Brushing up the work ethic

Diana Ferrari is a manufacturing company that specialises in women’s shoes, but it is also a company that has made a speciality of keeping its work philosophy, or values statement, in strong focus for its employees. One of the company’s cleaners, Terry Doyle, says: “We are always looking for ways to keep our values alive, to keep them driving along in people’s minds.” Doyle is a member of the ‘values group’, which consists of a dozen people from across the company.

Managing director Michael Murray and owners John and Tony Kirkhope wanted the company’s work values to sink in and make a difference, but they were concerned that these values should be conveyed in a form that was easily understood and easily applied.

“The 12 people from the shop floor were given the task of taking our philosophy statement and re-writing it,” says Murray, “and in language they could better understand.” The resulting values, or ‘How we learn, teach, grow and have fun’, include statements such as ‘Customer service is our first priority’, and ‘We have the authority to stop and fix quality or safety’.

There are 13 statements in all, and they are displayed around the factory. “That was our first step,” says Murray, “and we found that the new values really ended up being personified in the employee of the month.”

Nominations for the employee of the month come straight out of the suggestion box, but it is now the values group, not management, that makes the final selection. It is here that Terry Doyle’s involvement takes a twist.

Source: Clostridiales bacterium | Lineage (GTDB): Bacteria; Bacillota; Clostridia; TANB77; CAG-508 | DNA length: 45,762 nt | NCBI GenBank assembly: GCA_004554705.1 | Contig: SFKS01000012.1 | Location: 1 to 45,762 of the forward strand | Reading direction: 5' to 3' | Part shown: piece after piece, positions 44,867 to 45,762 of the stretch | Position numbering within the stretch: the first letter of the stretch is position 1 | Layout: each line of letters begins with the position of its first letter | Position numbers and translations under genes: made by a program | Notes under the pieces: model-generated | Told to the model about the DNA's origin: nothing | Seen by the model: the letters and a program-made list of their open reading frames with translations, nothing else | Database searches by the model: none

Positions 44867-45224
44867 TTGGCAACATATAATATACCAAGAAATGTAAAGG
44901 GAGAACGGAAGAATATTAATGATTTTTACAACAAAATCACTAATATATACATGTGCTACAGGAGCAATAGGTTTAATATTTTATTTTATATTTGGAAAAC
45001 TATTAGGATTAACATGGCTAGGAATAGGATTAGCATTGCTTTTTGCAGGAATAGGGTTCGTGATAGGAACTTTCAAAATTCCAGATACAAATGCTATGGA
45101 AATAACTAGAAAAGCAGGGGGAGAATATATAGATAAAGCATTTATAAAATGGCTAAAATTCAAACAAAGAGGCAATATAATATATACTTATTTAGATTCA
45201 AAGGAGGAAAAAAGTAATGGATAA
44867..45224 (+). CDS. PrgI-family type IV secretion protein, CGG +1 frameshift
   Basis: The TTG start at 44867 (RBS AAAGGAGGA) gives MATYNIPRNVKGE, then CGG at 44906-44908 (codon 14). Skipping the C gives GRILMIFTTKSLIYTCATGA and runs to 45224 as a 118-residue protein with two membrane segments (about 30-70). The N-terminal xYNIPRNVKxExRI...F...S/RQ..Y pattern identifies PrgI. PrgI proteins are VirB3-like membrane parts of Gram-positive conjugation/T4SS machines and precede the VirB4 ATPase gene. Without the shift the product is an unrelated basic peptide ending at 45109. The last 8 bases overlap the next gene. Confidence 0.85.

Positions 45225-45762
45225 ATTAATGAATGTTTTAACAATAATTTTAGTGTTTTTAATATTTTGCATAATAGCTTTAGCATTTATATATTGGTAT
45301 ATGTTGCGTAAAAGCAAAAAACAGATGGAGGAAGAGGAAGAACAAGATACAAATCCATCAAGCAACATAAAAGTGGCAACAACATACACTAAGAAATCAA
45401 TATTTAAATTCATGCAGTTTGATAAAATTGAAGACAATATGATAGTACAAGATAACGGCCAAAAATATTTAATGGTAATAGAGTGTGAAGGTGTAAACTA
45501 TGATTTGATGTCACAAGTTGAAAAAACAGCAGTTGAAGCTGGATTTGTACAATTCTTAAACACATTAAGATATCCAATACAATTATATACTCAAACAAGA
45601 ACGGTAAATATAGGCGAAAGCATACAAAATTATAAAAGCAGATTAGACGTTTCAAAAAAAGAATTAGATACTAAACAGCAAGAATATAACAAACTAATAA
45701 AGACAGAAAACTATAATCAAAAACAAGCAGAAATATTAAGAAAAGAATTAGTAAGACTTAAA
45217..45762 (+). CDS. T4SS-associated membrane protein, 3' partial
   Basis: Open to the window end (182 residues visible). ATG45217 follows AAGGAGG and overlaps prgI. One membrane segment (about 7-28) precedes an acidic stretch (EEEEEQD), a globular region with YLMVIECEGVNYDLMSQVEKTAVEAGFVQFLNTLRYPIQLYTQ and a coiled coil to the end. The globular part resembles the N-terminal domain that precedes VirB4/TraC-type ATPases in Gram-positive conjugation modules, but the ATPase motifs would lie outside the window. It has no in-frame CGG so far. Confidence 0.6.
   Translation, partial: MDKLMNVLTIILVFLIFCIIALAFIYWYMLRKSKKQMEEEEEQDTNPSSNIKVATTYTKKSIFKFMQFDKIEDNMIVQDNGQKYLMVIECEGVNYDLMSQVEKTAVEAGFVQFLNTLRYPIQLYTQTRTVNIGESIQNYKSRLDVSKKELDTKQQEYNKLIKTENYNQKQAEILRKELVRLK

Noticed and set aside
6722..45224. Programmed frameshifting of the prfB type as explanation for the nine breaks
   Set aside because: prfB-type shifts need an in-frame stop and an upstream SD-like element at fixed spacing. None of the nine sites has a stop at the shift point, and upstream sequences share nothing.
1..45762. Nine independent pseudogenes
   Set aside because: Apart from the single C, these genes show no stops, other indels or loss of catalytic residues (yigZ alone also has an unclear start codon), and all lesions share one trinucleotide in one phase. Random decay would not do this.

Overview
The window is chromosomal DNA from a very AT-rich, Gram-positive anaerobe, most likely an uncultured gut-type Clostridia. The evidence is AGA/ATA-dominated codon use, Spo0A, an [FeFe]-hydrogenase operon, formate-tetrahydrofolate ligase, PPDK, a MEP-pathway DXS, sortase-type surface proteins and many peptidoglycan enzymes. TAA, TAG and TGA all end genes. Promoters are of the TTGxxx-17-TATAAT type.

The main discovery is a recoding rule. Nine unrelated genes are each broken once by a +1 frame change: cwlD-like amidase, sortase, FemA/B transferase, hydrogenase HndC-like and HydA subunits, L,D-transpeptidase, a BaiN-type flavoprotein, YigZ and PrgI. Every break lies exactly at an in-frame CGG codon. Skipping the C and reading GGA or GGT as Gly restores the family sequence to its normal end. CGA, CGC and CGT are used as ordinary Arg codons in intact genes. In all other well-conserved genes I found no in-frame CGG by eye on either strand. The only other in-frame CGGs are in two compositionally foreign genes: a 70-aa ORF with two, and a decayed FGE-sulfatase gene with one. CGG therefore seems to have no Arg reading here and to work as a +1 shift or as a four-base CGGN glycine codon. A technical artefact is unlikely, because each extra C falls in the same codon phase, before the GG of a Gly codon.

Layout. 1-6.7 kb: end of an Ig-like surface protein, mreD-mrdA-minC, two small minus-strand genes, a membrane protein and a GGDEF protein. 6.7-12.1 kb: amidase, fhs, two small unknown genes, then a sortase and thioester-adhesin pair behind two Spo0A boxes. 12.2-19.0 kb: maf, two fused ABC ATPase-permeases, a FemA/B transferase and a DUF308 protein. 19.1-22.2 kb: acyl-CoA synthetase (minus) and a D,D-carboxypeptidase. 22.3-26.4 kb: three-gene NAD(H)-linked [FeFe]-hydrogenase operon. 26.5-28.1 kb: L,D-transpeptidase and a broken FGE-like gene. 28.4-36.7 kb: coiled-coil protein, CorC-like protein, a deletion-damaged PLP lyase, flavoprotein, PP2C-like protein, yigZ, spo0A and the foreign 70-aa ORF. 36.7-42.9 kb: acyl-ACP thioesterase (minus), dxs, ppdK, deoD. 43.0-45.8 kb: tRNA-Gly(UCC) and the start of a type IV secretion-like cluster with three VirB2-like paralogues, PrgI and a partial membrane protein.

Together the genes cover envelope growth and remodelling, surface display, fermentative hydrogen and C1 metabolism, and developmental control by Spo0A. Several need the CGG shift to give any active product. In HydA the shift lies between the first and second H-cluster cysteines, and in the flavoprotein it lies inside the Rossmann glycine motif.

Doyle’s role is unique. Not only does he clean the toilets, sweep the factory floor and vacuum the carpets, he is also an accomplished artist whose talents are called upon each month to paint the portrait of Diana Ferrari’s employee of the month.

The portraits are rendered in watercolour pencil on paper, and take one or two hours each night for about a fortnight to complete. Doyle has been painting for more than 30 years, and says that he has stuck to it only because, basically, he was “too stupid to give it up”. But he has to clean to support his family. “The fact is I have always made more money by picking up a big brush than a little one,” he says.

Doyle, now known as the resident artist, enjoys a form of patronage through his contributions to the employee-of-the-month awards. He made his skill known quite early. “I even submitted some drawings with my job application,” he says. “My aim was to show that I would be taking exactly the same sort of approach to cleaning as I do to my artwork.”

Murray didn’t know anything about Doyle’s talent until the production manager pointed it out to him, and by that time Doyle had been made a member of the values team.

“We’ve always had what we call ‘shoe-box’ meetings,” Murray says. “We stop work, stop production, get everyone together and talk about financial results, quality, occupational health and safety, the social club. So this was the natural place to make the employee-of-the-month presentation.”

The announcement comes as a complete surprise to the person honoured. Soon after, Doyle takes a photograph of them at their workplace, as a guide for his painting. “But I try to get the personality coming through,” he says, “to make it a portrait in a very real sense.”

Murray says Diana Ferrari has had a growth rate of 20% a year for the past 15 years. “We now have a very modern factory, which we moved into four years ago. And our business has doubled since we moved in.” The Kirkhope brothers work at the factory, and Murray contends that it is their personal values that help drive the whole workplace. “The strong investment in this company is in people, and they have never deviated,” he says. “They’re great people who believe in people.”


This story first appeared in BRW magazine